There’s no question about it: In today’s highly competitive business environment, companies rise and fall on the strengths of their employees.
The global marketplace is littered with the bones of enterprises whose employees never learned to reach their highest potential.
I have spent the better part of my adult life studying this phenomenon. As an executive coach, entrepreneur, and psychiatrist, I have seen incredibly talented individuals unexpectedly falter, while the most non-descript average Joe proves to be a superhero in the face of personal and professional challenges.
So what is the determining difference? What separates the superstars from the might-have-beens?
In my experience as a clinician, researcher, and mentor, I’ve learned that, at its core, that difference is the power of psychology. And there is a growing body of literature to support what I have experienced in my own work as a psychiatrist, business owner, and coach: that positive psychology, rooted in evidence-based practices, yields extraordinary results, both in terms of overall work performance and in general happiness and satisfaction.
The Strengths/Values Model
The practices of positive psychology are centered upon the cultivation of a specific set of psychological traits which have been proven through empirical research to support professional success. These six traits are wisdom, courage, humanity, justice, temperance, and transcendence.
Granted, this is a pretty ambitious list and not even the most pious of history’s saints could have practiced all of these virtues to their fullest all of the time. Fortunately, positive psychology does not ask or even expect this.
Fundamentally, this is an aspirational model, which views the individual not as a static actor but as a dynamic agent imbricated in a constant state of evolution. This is a model that assumes that we are all growing, all changing, and because we are always already changing, the onus is upon us to ensure that that change is for the positive.
The nature of life is such that none of us ever, truly, standing still. Where we do have a choice, however, is the direction in which we are moving through our lives—ad that is either closer to or further away from our personal and professional goals. Through the power of positive psychology, we can better assure that we—and the teams we lead—are everyday moving closer to where we want to be.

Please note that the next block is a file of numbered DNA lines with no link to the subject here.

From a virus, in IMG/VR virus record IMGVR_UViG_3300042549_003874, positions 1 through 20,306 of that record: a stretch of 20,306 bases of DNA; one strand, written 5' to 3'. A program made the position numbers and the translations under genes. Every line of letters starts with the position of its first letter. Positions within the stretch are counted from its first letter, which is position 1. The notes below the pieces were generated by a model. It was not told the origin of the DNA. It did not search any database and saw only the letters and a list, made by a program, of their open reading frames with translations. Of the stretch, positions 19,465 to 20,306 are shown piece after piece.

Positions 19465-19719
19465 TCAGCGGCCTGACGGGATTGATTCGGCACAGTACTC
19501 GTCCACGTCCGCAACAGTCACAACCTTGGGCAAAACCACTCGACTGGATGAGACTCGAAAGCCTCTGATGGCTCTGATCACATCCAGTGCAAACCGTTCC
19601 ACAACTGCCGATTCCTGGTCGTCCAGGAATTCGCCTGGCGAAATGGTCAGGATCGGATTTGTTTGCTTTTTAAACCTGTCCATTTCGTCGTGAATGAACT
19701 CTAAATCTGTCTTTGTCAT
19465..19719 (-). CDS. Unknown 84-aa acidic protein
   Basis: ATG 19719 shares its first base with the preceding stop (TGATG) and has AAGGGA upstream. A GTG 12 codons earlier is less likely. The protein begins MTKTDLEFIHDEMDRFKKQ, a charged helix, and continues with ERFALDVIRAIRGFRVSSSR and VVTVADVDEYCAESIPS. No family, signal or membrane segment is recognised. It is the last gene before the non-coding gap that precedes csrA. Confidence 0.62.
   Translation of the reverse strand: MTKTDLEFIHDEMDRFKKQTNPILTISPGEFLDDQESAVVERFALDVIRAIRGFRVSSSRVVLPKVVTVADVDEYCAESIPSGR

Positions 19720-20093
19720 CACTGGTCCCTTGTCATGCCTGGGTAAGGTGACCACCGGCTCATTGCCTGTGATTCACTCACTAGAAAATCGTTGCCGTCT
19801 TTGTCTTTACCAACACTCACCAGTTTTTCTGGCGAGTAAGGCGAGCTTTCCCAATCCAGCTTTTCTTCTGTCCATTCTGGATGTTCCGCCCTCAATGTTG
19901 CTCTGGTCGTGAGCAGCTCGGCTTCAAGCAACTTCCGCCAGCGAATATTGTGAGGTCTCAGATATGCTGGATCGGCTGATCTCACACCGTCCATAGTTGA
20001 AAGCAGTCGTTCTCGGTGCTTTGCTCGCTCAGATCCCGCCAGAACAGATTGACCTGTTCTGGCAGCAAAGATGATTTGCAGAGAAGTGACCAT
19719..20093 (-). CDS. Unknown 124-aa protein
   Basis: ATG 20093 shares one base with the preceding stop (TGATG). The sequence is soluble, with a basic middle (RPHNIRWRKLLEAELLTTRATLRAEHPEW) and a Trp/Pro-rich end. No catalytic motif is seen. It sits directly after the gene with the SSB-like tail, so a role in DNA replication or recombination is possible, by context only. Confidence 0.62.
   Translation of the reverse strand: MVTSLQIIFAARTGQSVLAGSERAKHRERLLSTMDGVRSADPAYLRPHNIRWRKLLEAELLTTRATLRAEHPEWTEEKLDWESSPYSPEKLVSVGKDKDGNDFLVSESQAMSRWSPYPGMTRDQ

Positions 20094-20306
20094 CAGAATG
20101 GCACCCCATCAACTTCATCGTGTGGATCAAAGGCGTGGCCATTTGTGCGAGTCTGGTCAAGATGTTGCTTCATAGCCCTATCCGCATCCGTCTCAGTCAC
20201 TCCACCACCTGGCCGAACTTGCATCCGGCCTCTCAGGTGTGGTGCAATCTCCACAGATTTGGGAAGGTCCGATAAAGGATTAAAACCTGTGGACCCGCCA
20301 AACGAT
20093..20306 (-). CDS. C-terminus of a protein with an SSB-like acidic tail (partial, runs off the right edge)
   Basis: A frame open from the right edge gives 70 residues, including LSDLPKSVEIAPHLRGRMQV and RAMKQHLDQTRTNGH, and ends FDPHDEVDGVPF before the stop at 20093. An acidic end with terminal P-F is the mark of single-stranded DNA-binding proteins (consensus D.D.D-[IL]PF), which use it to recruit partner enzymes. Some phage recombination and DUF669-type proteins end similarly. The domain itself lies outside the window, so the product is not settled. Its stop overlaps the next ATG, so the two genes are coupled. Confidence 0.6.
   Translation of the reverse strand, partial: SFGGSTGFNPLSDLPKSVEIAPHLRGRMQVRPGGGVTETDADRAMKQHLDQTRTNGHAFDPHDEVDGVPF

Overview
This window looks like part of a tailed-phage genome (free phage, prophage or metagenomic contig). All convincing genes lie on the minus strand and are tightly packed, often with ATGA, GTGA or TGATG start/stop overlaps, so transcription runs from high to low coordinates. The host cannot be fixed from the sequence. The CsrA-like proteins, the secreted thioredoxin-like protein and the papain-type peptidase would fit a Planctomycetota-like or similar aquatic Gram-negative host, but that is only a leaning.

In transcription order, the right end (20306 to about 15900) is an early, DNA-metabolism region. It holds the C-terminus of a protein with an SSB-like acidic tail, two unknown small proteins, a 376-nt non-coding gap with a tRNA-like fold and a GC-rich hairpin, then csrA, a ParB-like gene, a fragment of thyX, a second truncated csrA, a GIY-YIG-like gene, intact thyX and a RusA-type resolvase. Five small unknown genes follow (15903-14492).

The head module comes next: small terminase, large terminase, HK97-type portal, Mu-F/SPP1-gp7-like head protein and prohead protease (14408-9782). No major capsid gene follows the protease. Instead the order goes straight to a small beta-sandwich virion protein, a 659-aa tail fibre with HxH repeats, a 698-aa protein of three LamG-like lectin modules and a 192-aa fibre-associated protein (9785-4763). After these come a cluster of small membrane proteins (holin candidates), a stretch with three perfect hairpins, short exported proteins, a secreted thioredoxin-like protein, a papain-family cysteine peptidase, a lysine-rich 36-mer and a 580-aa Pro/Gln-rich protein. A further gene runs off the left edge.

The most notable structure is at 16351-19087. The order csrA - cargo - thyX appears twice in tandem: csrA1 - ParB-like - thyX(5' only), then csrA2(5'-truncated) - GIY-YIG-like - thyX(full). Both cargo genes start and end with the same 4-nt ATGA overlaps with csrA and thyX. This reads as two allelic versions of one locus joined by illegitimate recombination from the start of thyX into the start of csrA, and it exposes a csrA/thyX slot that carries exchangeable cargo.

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The Public and the Private
One of the most exciting aspects of positive psychology is that it values the individual both as an autonomous agent and as a member of a community. This is vital when we seek to support the success of our workers, because, as leaders, we must recognize and value our employees both as individuals and as members of a professional community.
The six core strengths and values identified above do precisely this, speaking to the power of the individual through the cultivation of personal attributes such as courage and wisdom, while also validating the rights and responsibilities which come from membership in a community through the development of such civic virtues as justice and humanity.
What this means in tangible, practical terms is that we as leaders must proactively work with our employees to identify and support their unique and specific strengths, goals, and aspirations as individuals. This includes creating safe spaces within the working environment to foster creativity and encourage innovation, which will inevitably result in a more engaged, motivated, inspired, and inspiring workforce at the individual level.
Simultaneously, however, as managers, coaches, and business owners, we must remain cognizant of the fact that the tenor of our workplace is established by us.
The civic virtues are shared attributes, but they cannot survive in a business environment that is hostile, suspicious, punitive, or apathetic.
Positive psychology, after all, is predicated upon the premise of forward movement, of positive progression—and there can be none of this is employees are always guarding against one another or against a company environment that is fundamentally threatening. Likewise, is the business environment is not one which is united in a shared sense of mission and of values, then progression and unity are equally impossible.
The HERO Paradigm